Active COVID-19, Clinical Pathway — All Settings
Tocilizumab is a monoclonal anti-IL-6 receptor blocking antibody which has been used extensively in the treatment of rheumatologic conditions and for cytokine release syndrome associated with CAR-T therapy. A large randomized trial (REMAP-CAP ) demonstrated a greater number of organ-failure-free days as well as a reduction in mortality among adults hospitalized in the ICU and requiring invasive or non-invasive mechanical ventilation or vasopressors. The largest trial to date (RECOVERY ) included hospitalized adults and demonstrated reductions in 28-day mortality with tocilizumab therapy. The majority of patients in both trials received dexamethasone, and in both trials, most patients received tocilizumab within 2 days of admission. Several smaller randomized trials conducted in non-critically ill patients did not demonstrate improvements in clinical outcomes with tocilizumab. Important limitations to these data include the fact that no pediatric patients were included and high mortality rates in both control and intervention groups. Despite these limitations, tocilizumab may have a role in the treatment of critically ill patients early in their hospital course.
Use of tocilizumab (in addition to dexamethasone) can be considered on a case-by-case basis in critically ill children age 2 to < 9 years old and in older patients in whom baricitinib is contraindicated if all of the following criteria are met and the ID and inpatient/ICU team agree that therapy is indicated. However, treatment with tocilizumab should be pursued with caution, as ARDS or cardiovascular failure related to acute COVID-19 hyperinflammation are less common in young children. Further, data from adult trials is less generalizable to this population.
Tocilizumab should be administered in combination with dexamethasone unless there is a contraindication to dexamethasone. Clinicians should consider a time-limited (e.g., up to 12-24 hours) trial of dexamethasone and supportive care with observation for clinical improvement prior to administration of tocilizumab.
- Age 2 to < 9 years old1 or age ≥ 9 years with contraindication to baricitinib and
- SARS-CoV-2 PCR or antigen test positive, and
- Symptoms attributable to SARS-CoV-2 infection, and
- Therapy can be initiated promptly (e.g., within approximately 24 hours of ICU admission or onset of respiratory deterioration), and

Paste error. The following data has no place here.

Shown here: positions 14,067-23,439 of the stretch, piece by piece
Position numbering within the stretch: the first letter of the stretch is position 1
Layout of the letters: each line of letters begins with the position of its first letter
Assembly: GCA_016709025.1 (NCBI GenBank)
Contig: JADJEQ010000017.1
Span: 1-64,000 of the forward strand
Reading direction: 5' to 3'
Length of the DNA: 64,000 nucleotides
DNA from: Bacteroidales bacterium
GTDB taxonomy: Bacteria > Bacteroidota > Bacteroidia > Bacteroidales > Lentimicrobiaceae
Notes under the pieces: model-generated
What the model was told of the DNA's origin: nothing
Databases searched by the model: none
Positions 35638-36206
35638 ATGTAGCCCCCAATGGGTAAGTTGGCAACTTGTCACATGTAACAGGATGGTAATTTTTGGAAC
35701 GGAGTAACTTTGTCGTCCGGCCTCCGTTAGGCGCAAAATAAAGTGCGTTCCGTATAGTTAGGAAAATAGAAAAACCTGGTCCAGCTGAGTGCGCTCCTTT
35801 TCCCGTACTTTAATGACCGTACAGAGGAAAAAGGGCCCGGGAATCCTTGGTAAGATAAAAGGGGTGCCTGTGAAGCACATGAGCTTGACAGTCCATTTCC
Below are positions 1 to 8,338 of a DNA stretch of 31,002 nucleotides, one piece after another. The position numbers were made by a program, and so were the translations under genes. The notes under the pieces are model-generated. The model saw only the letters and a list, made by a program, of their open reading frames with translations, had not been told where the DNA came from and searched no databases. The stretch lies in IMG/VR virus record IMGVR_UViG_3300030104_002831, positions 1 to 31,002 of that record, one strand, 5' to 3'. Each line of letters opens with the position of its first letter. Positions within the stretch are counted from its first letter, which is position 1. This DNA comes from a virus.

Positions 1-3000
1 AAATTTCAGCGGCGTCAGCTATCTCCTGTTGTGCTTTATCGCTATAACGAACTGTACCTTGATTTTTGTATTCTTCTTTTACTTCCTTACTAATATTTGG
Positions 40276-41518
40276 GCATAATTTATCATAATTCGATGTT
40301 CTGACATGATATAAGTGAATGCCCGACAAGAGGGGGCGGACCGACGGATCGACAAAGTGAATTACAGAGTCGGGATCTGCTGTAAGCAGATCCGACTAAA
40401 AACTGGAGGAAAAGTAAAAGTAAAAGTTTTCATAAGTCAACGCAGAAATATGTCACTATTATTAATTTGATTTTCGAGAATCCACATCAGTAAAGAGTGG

- Lab evidence of hyperinflammation (e.g., elevated CRP2), and
- At least one of the following:
- New significant non-invasive mechanical ventilation requirement (e.g., high flow nasal canula, CPAP/BiPap support) or need for invasive ventilation
- Rapidly escalating respiratory support needs not yet meeting this requirement
- Significant increase in baseline mechanical ventilation support
- Hemodynamic instability despite fluid resuscitation with a vasopressor or extracorporeal support requirement attributable to COVID-19 hyperinflammation
- For children age 2 to < 9 years old with acute COVID-19 who otherwise meet the criteria above, use of a second immunomodulator (i.e., in addition to dexamethasone) could be considered on a case-by-case basis with caution. The rationale for increased caution in this younger age group is that ARDS or cardiovascular failure related to acute COVID-19 are less common in children under 9 years old vs. older children and adolescents. Because there are limited data evaluating baricitinib dosing in young children and because this drug has not been studied for treatment of COVID-19 in pediatric populations, we suggest that tocilizumab be used instead of baricitinib in younger patients
- No specific cut-point for CRP is established.
Instructions for Ordering Providers
After the ID and inpatient/ICU teams agree that treatment with tocilizumab is indicated, the following steps should be completed:
- Provide the child/family:
- Obtain Informed Consent – link to consent form is also included in the order
- Order tocilizumab using the COVID-19 inpatient orderset
- Report all medication errors and adverse events (death, serious adverse events3) considered potentially related to tocilizumab within 7 days of the event to FDA MedWatch
- Serious adverse events include any of the following occurring while receiving tocilizumab: death, life-threatening event, event resulting in hospitalization or prolongation of existing hospitalization, persistent or significant incapacity or substantial disruption of the ability to conduct normal life functions, a congenital anomaly/birth defect, a medical or surgical intervention to prevent death, a life-threatening event, hospitalization, disability, or congenital anomaly.
|< 30 kg||12 mg/kg IV as a single dose|
|≥ 30 kg||8 mg/kg IV as a single dose|
Empiric Treatment for Strongyloides
Patients from regions where Strongyloides stercoralis is endemic (e.g., low/middle income countries with tropical climates) should be treated empirically with ivermectin if receiving tocilizumab and dexamethasone in discussion with ID, as there are reports of disseminated Strongyloides in patients with COVID-19 treated with immunomodulators. Of note, ivermectin has no activity against COVID-19 and is being used exclusively for Strongyloides in high-risk patients.
|Ivermectin||200 mcg/kg/dose PO daily x 2 days|
Vaccines and Tocilizumab
Patients should not receive tocilizumab if they received a live, attenuated vaccine within the two weeks prior to therapy due to the concern for vaccine strain infection and/or decreased effectiveness of the vaccine. Current guidance from CDC for vaccine administration in patients with altered immunocompetence also recommends live vaccines should be withheld for 3 months following discontinuation of immunosuppressive therapy. The risk versus benefit of administering a live vaccine sooner than 3 months following discontinuation of tocilizumab therapy should be evaluated on a case-by-case basis.